Talking About It

The last time I talked to a therapist for myself was when I was five or six after I fell into a beehive and then was petrified of bugs – to the point I had ulcers.

I found a program offered by my insurance company called AbleTo; it’s an eight week combination of therapy and behavioral coaching to help improve … whatever it is you need help with.

I asked for help making healthy choices and sticking to them – because boy have I struggled with that over the years.

In talking to my therapist and my coach I realized that I have failed to keep up with exercise and weight loss in the past not because I’m weak or incapable but because I’m too hard on myself. I get sick or hurt and feel like a failure… so I give up.

It’s the height of allergy season. I literally have a headache and sinus pain 24/7 right now. My therapist was worried that I’m hermiting myself away so we went through my calendar and she was blown away by how many commitments I have and am still able to keep.

And that’s when the light went on. I do not have to do it all and it doesn’t all have to happen now. Almost all of my guilt about things not getting done is self-inflicted. That guilt keeps me from seeing how much I’m able to get done in spite of my various health “challenges”.

So, no more. I will say no to things. I will do what I can and stop feeling guilty for not doing it all. I will stop sabotaging progress because that progress is halting.

Half assed is better than nothing.

Funny Not Funny

I was reminded of this story today, and wanted to write it down before I forget it.

My dad was in the Air Force for over twenty years, from a little after I was born until a little before I got married. He was a navigator, planned exercises and did all kinds of stuff I didn’t understand at the time.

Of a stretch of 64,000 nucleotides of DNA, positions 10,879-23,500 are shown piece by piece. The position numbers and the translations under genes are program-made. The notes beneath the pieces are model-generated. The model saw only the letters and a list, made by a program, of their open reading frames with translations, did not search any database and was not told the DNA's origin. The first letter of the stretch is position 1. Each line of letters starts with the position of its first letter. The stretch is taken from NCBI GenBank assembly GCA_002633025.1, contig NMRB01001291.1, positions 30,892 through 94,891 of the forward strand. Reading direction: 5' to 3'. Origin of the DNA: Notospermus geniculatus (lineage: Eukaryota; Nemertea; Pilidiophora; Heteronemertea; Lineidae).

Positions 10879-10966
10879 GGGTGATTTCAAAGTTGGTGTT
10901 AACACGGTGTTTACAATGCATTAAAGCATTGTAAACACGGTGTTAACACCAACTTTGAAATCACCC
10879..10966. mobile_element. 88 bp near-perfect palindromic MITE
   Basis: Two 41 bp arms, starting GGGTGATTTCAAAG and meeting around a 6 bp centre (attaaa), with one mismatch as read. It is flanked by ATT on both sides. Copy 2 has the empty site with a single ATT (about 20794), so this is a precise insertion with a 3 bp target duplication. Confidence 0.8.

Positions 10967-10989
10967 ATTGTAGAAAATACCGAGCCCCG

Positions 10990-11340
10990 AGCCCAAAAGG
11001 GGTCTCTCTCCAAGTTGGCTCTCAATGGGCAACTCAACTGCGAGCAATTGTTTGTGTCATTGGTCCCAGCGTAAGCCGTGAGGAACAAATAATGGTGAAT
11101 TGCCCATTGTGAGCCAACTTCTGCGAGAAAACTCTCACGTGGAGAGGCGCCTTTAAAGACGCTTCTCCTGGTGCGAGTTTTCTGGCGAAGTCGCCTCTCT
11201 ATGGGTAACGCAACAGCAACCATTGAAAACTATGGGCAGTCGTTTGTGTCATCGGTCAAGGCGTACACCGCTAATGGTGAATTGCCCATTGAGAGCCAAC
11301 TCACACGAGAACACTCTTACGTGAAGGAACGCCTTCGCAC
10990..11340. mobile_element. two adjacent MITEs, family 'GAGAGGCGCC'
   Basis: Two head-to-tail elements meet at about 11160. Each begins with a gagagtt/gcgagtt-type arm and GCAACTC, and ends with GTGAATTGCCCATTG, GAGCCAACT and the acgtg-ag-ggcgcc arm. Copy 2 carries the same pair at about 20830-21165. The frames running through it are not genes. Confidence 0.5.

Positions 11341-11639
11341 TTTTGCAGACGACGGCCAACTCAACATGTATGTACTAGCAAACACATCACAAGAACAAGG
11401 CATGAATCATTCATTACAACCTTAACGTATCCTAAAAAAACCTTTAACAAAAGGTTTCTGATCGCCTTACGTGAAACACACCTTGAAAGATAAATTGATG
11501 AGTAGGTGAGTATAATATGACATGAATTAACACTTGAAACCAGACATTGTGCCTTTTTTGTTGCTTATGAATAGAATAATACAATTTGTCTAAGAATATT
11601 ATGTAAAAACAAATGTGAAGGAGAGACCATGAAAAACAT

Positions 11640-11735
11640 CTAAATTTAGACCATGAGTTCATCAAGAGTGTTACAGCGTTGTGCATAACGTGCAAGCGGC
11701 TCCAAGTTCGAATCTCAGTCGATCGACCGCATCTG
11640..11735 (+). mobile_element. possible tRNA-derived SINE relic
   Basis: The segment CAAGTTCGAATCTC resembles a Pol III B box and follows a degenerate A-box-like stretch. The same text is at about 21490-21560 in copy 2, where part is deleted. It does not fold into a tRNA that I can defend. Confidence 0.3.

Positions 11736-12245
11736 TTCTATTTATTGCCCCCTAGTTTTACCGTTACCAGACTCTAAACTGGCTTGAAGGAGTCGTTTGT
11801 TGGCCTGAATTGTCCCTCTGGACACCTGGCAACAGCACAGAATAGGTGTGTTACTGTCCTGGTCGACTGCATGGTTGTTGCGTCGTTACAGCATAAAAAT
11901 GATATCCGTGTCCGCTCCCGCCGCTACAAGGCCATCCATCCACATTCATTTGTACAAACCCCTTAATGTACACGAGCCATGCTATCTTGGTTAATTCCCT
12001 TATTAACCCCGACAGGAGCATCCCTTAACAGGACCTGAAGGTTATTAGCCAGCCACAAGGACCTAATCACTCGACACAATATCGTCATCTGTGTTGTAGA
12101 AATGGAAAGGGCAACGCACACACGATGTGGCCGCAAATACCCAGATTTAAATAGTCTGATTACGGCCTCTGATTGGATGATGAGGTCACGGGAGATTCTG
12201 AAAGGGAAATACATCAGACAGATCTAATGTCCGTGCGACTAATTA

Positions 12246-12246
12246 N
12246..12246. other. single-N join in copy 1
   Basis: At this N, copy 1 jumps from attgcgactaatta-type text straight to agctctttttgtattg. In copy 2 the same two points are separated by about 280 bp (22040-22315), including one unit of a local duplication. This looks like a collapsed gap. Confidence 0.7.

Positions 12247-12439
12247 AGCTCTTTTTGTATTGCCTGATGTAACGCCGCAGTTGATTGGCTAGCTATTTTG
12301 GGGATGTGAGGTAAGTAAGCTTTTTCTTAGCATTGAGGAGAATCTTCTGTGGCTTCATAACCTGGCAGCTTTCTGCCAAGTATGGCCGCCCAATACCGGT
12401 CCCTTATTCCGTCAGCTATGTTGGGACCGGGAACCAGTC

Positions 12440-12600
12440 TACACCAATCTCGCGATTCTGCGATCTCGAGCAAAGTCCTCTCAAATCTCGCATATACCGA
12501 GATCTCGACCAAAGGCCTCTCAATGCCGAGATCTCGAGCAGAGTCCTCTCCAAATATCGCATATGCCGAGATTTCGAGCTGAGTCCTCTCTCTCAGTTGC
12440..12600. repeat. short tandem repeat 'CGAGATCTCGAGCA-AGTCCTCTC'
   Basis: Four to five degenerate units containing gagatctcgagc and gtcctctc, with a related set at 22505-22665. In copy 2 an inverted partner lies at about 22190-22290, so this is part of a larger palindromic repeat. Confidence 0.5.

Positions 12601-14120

When my brother, Tim, and I were high school, we went to his office after school (why, I don’t remember, and I think my mom might have been there, but I’m not sure). Almost as soon as he got there, he had to go talk to one of his coworkers, leaving Tim, me, and his desk, all alone. We were bored, so started looking at all the stuff on his desk. What did we find? His super awesome, self-inking, bright red, clicky-clack noise making, CLASSIFIED stamp!

We started stamping every piece of paper we could find CLASSIFIED: Post-Its, to-do lists, you name, it got CLASSIFIED.

Dad came back in, saw everything we “decorated,” pursed his already narrow lips, put his hands on his hips and said in his sternest dad voice: “Not funny.”

We, of course, thought it was hilarious. We thought it was so funny, we got him a blue, self-inking, clicky-clak noise making, super awesome, NOT FUNNY stamp for Christmas.

Developer Vocabulary Additions

This is my 20th year as a full-time professional web developer. I’ve learned a lot over the years… and at this point, forgotten more than I remember.

My favorite thing about being a developer is that we’re the heroes and villains of our story at the same time. We create the bugs and then get celebrated when we fix the bugs we create.

I’ve had a couple great bugs in the last week and my new response to the thanks I get from my Planted fam when I fix them is:

I’m sorry and you’re welcome.

It’s easy, concise, and both apologizes for creating the issue in the first place and acknowledges the gratitude for fixing it.

Elegant. That’s me.

My New Social Media Rules

Social Media, Social Media, Social Media! It’s awful! It’s ruining everything! Why are we all still using it then! I’ll leave it to experts to explain that part, but in an effort to extract myself from the worst of Facebook and Twitter, here are my new rules for myself. I’ve been following some form of them for over a year, and they’ve definitely made me feel better, almost as good as when I stopped watching cable news.

My Facebook Rules:

  1. Remorselessly snooze and unfollow toxic people, even if they’re close friends or family. I’m trying a two snooze then unfollowing if I still can’t deal with their posts showing up in my feed.
  2. Don’t dive into comments on a post where you don’t know everyone. There are too many trolls, and it’s not worth it.
  3. Don’t join new groups unless you have to.
  4. Never ever ever click ads. They’re almost always a scam anyway.
  5. No quizzes ever, not even the funny ones.
  6. Don’t share content from pages you don’t run.
  7. Set a timer. That’s your “mindlessly wandering Facebook” time. When the timer goes off, close the app.
  8. Use Facebook in a browser you don’t use for anything else (or use the Firefox Facebook Container extension).
  9. Before you post, think “should this be a blog post?” and post it here instead of on Facebook. It’ll last longer, and you’ll be able to find it again.

My Twitter Rules:

  • Don’t leave twitter open all the time. Check it like you would email.